The classical Mae as well as the popmusician gives a spectacular view of that creativity. Labels as supernatural, amazing and phenomenal are found through all the praising reviews. Her first popsingle "Toccata & Fugue" effortlessly stayed in the English pop charts for two months. Her platinum album "The Violin Player" has been released in twenty countries. In the USA this album is still in the US Top 20. Actually one must not make a distinction. Vanessa Mae is Ďoneíperson who makes fabulous music of everything she gets her grip on. This is the great recognition she gets from her record deal with EMI. She can release any style of music under this label. This is a unique agreement worthy of such an unique artist.
 
Hans:
What are your future plans?
 
Vanessa-Mae:
Most of the time I can hardly foresee what will happen in two days. Let alone over two years or even twenty years. In first place I want to continue to make music in a way that keeps me happy. Last year Iíve visited thirty-three countries. After the summer of 1998 I will start my world tour. It will be a cascade of fantastic moments for the audience as well as for myself. Besides all that I will keep on creating new music. Being creative and innovative. That will keep the music interesting for all of us.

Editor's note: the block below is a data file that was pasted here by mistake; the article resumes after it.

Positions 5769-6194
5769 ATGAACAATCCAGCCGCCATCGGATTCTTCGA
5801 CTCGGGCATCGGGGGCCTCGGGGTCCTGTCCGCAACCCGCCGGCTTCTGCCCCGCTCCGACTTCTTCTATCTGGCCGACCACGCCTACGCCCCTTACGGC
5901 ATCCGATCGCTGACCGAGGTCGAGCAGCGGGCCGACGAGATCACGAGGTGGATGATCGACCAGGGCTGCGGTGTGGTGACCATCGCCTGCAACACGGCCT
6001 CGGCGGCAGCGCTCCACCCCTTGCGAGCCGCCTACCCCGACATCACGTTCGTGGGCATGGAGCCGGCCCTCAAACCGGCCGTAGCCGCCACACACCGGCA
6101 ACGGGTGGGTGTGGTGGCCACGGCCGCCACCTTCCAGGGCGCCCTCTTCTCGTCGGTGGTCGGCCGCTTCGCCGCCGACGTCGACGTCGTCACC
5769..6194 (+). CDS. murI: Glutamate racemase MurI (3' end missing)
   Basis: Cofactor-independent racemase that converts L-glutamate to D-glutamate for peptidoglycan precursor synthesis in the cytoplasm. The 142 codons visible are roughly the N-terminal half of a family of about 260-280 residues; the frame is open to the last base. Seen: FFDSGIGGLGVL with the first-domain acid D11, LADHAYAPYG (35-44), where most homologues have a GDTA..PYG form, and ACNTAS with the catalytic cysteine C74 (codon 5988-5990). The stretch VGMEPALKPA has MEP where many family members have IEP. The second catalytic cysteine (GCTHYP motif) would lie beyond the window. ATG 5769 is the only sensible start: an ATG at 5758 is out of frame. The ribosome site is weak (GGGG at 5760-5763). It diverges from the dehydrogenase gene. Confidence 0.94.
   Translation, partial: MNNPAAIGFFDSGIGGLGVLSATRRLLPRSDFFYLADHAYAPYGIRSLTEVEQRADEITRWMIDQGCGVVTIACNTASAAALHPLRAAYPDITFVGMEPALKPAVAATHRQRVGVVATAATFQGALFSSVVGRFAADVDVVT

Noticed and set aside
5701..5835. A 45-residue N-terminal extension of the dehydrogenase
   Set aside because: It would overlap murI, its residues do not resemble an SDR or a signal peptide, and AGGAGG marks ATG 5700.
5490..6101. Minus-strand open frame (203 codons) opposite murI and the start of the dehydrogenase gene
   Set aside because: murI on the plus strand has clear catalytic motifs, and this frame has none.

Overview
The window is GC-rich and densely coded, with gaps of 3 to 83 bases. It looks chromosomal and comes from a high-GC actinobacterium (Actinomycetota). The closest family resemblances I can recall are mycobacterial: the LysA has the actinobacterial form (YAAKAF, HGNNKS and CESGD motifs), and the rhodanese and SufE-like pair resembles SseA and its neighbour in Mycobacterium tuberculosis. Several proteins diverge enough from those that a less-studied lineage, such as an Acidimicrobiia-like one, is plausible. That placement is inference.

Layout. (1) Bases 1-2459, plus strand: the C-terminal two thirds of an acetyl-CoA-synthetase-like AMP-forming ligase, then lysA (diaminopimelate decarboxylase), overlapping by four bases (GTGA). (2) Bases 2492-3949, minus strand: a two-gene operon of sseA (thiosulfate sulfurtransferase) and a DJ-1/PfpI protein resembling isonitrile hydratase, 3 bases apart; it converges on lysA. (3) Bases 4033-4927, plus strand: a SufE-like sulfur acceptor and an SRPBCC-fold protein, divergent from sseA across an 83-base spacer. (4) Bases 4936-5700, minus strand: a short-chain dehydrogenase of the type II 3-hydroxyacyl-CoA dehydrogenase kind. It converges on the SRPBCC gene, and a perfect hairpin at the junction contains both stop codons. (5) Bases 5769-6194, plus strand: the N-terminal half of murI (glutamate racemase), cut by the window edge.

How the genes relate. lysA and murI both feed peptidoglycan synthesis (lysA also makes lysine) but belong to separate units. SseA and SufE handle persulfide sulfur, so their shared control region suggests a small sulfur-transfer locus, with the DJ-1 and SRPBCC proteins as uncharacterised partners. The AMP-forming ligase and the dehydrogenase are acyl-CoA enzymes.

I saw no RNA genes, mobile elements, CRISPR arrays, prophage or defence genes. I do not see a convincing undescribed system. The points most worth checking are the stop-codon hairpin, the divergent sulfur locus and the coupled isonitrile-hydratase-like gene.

A fantastic technique, musicality and originality will stand sure for the redemption of this promise.
 
Hans:
Will you one day make a conclusive choice between classical or modern?
 
Vanessa-Mae:
Thatís not likely. Iím going to develop myself in the broadest sense. All styles have its own challenge, which I except with pleasure.
 
Remarkable is the enormous power radiating from the delicate figure facing me. She knows what she wants, how she wants it and when she wants it. Still you want to protect her against the great wide world that has fallen over her and maybe will burn her up prematurely. She can laugh about it, but says in earnest: "If that was possible, it would have happened a couple of years ago, when I was giving the same concert evening after evening in concert hall after concert hall. Thatís typical for classical music. At that time you run the risk to burn up. Pop music gives me the opportunity to stroll into other dimensions. This is how cross-fertilization takes place. The technique needed for playing classical music is sharpened more so by my experience with the electric violin, which gives away any imperfection mercilessly. The creative freedom I can take with pop music can be found back in my classical repertoire, which hereby gains in personality. Pop music that I make in its turn is being influenced by the interaction and bond with the classical pieces."